The beaches of Studland Bay

A view of Studland Beach

Four miles of beautiful beaches line the sheltered waters of Studland Bay – ideal for beach games, sandcastles, watersports or simply relaxing.

From bucket and spade fun to watersports, beach games and blow-away-the-cobwebs walks, Studland is a place for all seasons.

The beaches of the Studland peninsula stretch from the boundary of the Jurassic Coast World Heritage Site at Old Harry Rocks north to Shell Bay, where a chain ferry provides a link to Poole and Bournemouth.

South Beach is the smallest and popular with locals. Middle Beach is sheltered by low cliffs, while Knoll Beach, backed by a wilderness of dunes, has wide open spaces and includes a 1km designated naturist area.

Studland Beach, Dorset
Children playing at Studland Beach
Studland Beach, Dorset

All are ideal for families with gently shelving bathing waters, convenient parking and other facilities.

No matter which you choose, you’ll be met with sea views stretching from Old Harry to the Isle of Wight.

Dogs are welcome all year round but restrictions apply during the summer months.

 

Things to try on the beaches at Studland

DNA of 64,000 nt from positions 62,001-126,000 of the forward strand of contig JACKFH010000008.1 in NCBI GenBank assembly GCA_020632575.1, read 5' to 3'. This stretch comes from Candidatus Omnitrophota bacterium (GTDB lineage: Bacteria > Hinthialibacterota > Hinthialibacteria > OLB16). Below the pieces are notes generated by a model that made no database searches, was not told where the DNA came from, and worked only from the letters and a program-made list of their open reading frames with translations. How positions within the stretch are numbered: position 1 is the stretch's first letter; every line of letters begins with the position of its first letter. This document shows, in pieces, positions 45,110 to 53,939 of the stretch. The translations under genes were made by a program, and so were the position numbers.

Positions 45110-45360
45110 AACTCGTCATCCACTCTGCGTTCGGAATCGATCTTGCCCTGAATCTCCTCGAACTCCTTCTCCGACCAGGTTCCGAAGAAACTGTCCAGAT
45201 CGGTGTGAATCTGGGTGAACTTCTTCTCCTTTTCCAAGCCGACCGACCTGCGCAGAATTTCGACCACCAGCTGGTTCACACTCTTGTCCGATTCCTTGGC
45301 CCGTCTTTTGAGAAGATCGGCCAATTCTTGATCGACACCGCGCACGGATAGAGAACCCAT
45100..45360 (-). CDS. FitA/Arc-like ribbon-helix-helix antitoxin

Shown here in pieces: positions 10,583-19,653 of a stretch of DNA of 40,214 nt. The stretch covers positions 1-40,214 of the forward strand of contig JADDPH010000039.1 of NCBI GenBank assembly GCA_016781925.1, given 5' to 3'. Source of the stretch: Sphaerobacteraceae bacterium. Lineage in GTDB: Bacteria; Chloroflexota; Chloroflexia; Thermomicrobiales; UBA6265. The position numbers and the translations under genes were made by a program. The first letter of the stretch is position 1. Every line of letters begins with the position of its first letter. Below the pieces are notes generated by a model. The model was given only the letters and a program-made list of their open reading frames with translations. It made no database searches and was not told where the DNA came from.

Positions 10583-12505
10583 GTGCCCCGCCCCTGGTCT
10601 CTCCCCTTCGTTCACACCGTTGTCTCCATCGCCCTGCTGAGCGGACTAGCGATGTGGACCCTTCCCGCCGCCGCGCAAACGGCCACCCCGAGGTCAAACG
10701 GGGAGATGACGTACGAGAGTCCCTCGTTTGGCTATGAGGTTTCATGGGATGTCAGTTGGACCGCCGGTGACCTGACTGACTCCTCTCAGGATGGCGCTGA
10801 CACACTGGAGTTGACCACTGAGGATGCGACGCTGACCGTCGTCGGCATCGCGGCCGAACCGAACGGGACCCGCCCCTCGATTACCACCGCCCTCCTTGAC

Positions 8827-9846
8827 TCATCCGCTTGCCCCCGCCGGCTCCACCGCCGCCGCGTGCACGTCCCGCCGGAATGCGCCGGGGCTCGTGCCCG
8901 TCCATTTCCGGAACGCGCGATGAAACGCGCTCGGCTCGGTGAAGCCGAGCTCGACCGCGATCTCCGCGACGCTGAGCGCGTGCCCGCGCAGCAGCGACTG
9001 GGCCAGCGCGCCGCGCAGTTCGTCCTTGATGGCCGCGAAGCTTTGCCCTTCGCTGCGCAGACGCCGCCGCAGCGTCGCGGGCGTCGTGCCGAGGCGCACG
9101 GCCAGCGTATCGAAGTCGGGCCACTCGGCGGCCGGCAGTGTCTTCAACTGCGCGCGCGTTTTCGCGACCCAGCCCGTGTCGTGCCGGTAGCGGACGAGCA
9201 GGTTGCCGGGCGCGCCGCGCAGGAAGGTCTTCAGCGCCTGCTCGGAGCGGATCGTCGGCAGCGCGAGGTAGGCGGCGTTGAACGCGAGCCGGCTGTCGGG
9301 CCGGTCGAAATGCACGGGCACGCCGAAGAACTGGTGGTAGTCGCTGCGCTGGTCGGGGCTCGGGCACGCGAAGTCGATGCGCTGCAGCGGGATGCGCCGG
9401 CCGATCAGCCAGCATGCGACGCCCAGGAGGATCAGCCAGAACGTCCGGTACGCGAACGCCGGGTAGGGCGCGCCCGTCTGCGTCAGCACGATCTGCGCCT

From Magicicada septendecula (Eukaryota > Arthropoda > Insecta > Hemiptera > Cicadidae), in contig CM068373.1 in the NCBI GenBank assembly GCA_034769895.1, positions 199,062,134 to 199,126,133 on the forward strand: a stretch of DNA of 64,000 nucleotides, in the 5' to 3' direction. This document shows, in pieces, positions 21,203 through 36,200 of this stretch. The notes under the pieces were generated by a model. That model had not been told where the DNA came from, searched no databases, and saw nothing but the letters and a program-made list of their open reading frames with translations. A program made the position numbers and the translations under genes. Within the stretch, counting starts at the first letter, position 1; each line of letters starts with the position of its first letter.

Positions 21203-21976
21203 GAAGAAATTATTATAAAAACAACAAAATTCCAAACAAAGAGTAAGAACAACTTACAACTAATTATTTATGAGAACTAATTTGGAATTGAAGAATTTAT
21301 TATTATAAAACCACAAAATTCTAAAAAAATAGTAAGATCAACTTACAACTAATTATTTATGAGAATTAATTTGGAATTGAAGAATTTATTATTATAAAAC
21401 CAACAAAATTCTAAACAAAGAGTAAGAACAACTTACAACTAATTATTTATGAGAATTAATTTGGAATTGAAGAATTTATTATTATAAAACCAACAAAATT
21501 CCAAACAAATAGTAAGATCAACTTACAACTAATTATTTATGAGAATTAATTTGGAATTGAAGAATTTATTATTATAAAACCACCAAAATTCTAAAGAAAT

• Paddling, playing in the waves, building sandcastles and having fun - anywhere

  • Kayaking – Middle Beach or Knoll Beach

  • Snorkelling – Middle Beach

  • Paddleboarding, pedaloes, sailing or power boat trips – Knoll Beach

 

The history of Studland

The aristocratic Bankes family, who once owned Corfe Castle and Kingston Lacy near Wimborne, spent summers at their Studland residence, now the Pig on the Beach hotel. 

They knew there’s nothing like fresh sea air for invigorating mind and body, and nowhere better than four miles of golden sand for letting your hair down and enjoying the outdoors.

On his death in 1981, Ralph Bankes bequeathed the Bankes estate, including Studland, Corfe Castle and Kingston Lacy, to the National Trust.

Henrietta Bankes and her son Ralph at Studland about 1905. On his death in 1981 Ralph bequeathed the Bankes estate, including Studland, Corfe Castle and Kingston Lacy, to the National Trust.
Henrietta and Ralph Bankes on the beach at Studland about 1905
Henrietta Bankes and her son Ralph at Studland about 1905. On his death in 1981 Ralph bequeathed the Bankes estate, including Studland, Corfe Castle and Kingston Lacy, to the National Trust.